Melbourne, Dallas and Los Angeles have been selected by Uber as pilot cities for its flying taxi service Uber Air.
Test flights of the firm's proposed aerial vehicles will begin in the city from 2020 the company announced today, with commercial operations to commence from 2023.
The service will link airports with central city locations.
"Uber Air holds enormous potential to help reduce road congestion. For example, the 19 kilometre journey from the CBD to Melbourne airport can take anywhere from 25 minutes to around an hour by car in peak hour but with Uber Air this will take around 10 minutes,” said Eric Allison, the global head of Uber Elevate.
When fully realised, the service will allow travellers to take shared VTOL (vertical takeoff and landing) aircraft between conveniently located 'Skyports'. These Skyports will handle up to 1,000 landings per hour, even within footprints as dense as an acre, Uber said.
Travelling by VTOL will cost the same as an UberX trip over the same distance, the company added.
“Uber’s technology is changing the way people move around their cities — from bikes to pooled rides, we are always looking for ways to reduce the need for private car ownership. In the coming years, with Uber Air, we want to make it possible for people to push a button and get a flight,” Allison told the audience at Uber’s global Elevate Summit in Washington yesterday.
To get the service off the ground, Uber has partnered with Macquarie, Telstra, the owner and operator of Westfield malls, Scentre Group and Melbourne Airport.
The partners "collectively will support the infrastructure and telecommunications needed to create a successful urban aviation network" Uber said.
Inner city Skyports could open at Westfield shopping centres, Scentre Group's chief strategy and business development officer Cynthia Whelan indicated today.
"Today’s announcement recognises the strategic locations of our Westfield centres, which are regarded as integral social infrastructure because of their close proximity to customers, communities and transport hubs,” she said.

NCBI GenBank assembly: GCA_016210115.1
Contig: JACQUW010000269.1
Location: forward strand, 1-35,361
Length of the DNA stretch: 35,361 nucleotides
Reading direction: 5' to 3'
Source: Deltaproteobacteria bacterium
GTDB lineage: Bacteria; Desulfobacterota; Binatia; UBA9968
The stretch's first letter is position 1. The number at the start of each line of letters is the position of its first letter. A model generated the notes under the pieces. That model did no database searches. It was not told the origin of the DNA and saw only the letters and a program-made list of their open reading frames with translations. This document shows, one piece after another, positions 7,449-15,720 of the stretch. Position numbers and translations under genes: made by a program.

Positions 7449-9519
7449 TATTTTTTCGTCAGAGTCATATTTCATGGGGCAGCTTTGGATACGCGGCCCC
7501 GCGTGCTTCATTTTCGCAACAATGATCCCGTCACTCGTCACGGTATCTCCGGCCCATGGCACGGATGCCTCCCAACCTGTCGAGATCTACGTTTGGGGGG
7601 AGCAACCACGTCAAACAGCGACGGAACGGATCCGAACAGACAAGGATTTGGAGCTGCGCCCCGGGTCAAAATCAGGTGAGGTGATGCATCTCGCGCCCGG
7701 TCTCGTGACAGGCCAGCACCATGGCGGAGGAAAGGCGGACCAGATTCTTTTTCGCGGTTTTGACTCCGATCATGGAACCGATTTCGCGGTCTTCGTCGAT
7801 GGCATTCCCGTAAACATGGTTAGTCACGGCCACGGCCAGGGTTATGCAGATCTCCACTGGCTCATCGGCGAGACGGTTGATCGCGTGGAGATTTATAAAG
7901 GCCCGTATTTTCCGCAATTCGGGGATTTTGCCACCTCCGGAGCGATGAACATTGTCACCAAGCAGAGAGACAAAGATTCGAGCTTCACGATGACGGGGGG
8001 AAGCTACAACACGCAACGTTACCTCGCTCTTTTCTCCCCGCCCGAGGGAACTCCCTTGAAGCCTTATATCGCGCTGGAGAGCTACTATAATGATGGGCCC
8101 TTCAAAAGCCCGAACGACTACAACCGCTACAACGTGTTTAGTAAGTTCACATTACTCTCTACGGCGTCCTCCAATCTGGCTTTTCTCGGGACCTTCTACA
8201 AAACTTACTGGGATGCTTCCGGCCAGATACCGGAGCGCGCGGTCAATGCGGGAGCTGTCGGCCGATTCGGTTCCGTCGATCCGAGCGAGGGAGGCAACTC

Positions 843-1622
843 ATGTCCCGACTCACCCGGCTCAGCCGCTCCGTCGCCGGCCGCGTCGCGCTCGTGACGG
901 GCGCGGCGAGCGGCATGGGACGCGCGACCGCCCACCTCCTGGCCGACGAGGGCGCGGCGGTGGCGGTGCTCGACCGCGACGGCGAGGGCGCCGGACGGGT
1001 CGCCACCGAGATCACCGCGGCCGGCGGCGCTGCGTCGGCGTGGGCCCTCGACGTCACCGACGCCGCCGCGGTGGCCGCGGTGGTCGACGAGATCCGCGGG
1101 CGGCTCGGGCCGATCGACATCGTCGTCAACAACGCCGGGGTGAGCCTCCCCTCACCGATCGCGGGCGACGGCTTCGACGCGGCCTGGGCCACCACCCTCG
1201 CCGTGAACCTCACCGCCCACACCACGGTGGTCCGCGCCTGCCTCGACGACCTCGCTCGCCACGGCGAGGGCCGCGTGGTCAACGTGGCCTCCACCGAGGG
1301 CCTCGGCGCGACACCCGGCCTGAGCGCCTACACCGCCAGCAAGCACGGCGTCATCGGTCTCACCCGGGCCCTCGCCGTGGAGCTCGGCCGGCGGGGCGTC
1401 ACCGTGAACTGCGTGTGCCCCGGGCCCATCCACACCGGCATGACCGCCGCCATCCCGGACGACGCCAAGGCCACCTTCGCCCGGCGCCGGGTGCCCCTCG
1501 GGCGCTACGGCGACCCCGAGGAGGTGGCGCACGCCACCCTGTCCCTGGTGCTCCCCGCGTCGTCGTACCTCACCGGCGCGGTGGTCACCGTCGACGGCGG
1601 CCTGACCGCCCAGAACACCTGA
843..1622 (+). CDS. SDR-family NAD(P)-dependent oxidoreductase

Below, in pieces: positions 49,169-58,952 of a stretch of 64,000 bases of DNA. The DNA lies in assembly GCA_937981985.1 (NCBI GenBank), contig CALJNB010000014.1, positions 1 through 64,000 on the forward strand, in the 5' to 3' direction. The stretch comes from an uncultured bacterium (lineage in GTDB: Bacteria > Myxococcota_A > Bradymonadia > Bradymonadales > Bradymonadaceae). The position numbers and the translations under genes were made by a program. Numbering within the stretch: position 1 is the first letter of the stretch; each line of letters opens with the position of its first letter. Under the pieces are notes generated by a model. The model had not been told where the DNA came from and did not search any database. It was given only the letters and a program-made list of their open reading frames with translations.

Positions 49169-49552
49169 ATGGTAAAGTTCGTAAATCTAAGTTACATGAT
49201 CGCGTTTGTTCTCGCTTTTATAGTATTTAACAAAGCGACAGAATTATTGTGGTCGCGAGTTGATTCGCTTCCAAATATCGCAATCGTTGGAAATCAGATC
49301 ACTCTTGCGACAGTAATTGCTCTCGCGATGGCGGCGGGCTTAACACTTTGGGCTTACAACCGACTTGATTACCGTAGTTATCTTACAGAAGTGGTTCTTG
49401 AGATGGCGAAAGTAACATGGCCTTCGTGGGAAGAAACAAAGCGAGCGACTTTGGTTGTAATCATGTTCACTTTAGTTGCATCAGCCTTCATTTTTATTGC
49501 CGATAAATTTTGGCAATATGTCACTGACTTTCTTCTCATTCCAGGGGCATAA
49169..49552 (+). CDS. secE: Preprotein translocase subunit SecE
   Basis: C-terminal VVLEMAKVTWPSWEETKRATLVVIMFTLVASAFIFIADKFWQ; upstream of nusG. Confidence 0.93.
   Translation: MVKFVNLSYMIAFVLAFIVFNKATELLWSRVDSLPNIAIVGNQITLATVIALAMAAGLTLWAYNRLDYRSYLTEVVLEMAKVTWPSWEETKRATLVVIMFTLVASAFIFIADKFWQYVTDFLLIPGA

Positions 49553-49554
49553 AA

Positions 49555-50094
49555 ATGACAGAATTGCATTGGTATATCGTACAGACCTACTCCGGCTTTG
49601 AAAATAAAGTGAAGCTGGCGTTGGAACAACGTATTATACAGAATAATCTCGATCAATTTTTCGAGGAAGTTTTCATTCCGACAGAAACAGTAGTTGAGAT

It appears the flying taxis will initially still have pilots, with current design efforts for VTOLs featuring a 150 mph cruise speed and capacity for one pilot and four riders. The company is working with aircraft manufacturers Boeing, Bell, EmbraerX, Karem and Pipistrel to develop the VTOL.
Uber — which reported a US$1 billion loss in its first quarterly report as a public company in May — met with Australia's Civil Aviation Safety Authority (CASA) late last year to discuss the regulations affecting the service. CASA has not yet approved Uber's proposal.
The regulatory hurdles will be higher is the aircraft become pilotless, explained Dr Matthew Marino from the Unmanned Aircraft Systems Research Team at RMIT.
“The biggest hurdle to drones carrying people is safety. CASA has been very progressive trialling drone technology and there are a number of drone trials happening in suburban Australia including Google's Project Wing to deliver food, drinks and medication. But we need to prove to people that this technology can be as safe as helicopters, which regularly fly in our cities,” he said.
Uber did not state whether the service's pilots would be considered employees or contractors.
Other companies including Airbus and Air New Zealand are also working on air taxi services.
Although novel and undoubtedly thrilling to ride, some have questioned the value of flying taxis to cities like Melbourne.
"Uber Air isn’t going to help with managing our urban transport problems. These vehicles are very low capacity – similar to what a car could carry – while there are also questions about if these vehicles will create visual clutter in the sky and how environmentally-friendly they are,” said Dr Chris De Gruyter from RMIT's Centre for Urban Research.